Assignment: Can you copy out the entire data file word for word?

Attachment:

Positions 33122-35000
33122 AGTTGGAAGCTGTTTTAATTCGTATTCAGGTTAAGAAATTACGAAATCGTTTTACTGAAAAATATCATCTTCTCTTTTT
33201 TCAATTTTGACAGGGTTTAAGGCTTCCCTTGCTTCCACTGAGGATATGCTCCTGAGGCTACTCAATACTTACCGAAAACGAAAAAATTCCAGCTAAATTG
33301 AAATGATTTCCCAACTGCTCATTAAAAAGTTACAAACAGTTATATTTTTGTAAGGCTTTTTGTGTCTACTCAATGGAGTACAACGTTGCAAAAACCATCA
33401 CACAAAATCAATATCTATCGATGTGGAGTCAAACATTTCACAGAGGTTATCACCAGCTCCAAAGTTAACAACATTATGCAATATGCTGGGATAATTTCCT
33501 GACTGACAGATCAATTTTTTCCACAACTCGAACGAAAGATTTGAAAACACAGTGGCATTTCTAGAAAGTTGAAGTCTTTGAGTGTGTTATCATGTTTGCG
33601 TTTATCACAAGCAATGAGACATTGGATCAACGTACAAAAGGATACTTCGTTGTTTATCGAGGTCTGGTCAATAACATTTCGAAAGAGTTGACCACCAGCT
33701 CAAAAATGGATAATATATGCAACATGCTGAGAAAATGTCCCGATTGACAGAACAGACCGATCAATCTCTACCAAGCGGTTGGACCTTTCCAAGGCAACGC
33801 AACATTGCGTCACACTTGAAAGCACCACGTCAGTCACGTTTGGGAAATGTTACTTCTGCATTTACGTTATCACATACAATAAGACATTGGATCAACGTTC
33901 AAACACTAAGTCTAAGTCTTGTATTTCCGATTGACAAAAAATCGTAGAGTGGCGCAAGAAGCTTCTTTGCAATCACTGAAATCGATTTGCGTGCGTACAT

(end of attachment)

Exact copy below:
Positions 33122-35000
33122 AGTTGGAAGCTGTTTTAATTCGTATTCAGGTTAAGAAATTACGAAATCGTTTTACTGAAAAATATCATCTTCTCTTTTT
33201 TCAATTTTGACAGGGTTTAAGGCTTCCCTTGCTTCCACTGAGGATATGCTCCTGAGGCTACTCAATACTTACCGAAAACGAAAAAATTCCAGCTAAATTG
33301 AAATGATTTCCCAACTGCTCATTAAAAAGTTACAAACAGTTATATTTTTGTAAGGCTTTTTGTGTCTACTCAATGGAGTACAACGTTGCAAAAACCATCA
33401 CACAAAATCAATATCTATCGATGTGGAGTCAAACATTTCACAGAGGTTATCACCAGCTCCAAAGTTAACAACATTATGCAATATGCTGGGATAATTTCCT
33501 GACTGACAGATCAATTTTTTCCACAACTCGAACGAAAGATTTGAAAACACAGTGGCATTTCTAGAAAGTTGAAGTCTTTGAGTGTGTTATCATGTTTGCG
33601 TTTATCACAAGCAATGAGACATTGGATCAACGTACAAAAGGATACTTCGTTGTTTATCGAGGTCTGGTCAATAACATTTCGAAAGAGTTGACCACCAGCT
33701 CAAAAATGGATAATATATGCAACATGCTGAGAAAATGTCCCGATTGACAGAACAGACCGATCAATCTCTACCAAGCGGTTGGACCTTTCCAAGGCAACGC
33801 AACATTGCGTCACACTTGAAAGCACCACGTCAGTCACGTTTGGGAAATGTTACTTCTGCATTTACGTTATCACATACAATAAGACATTGGATCAACGTTC
33901 AAACACTAAGTCTAAGTCTTGTATTTCCGATTGACAAAAAATCGTAGAGTGGCGCAAGAAGCTTCTTTGCAATCACTGAAATCGATTTGCGTGCGTACAT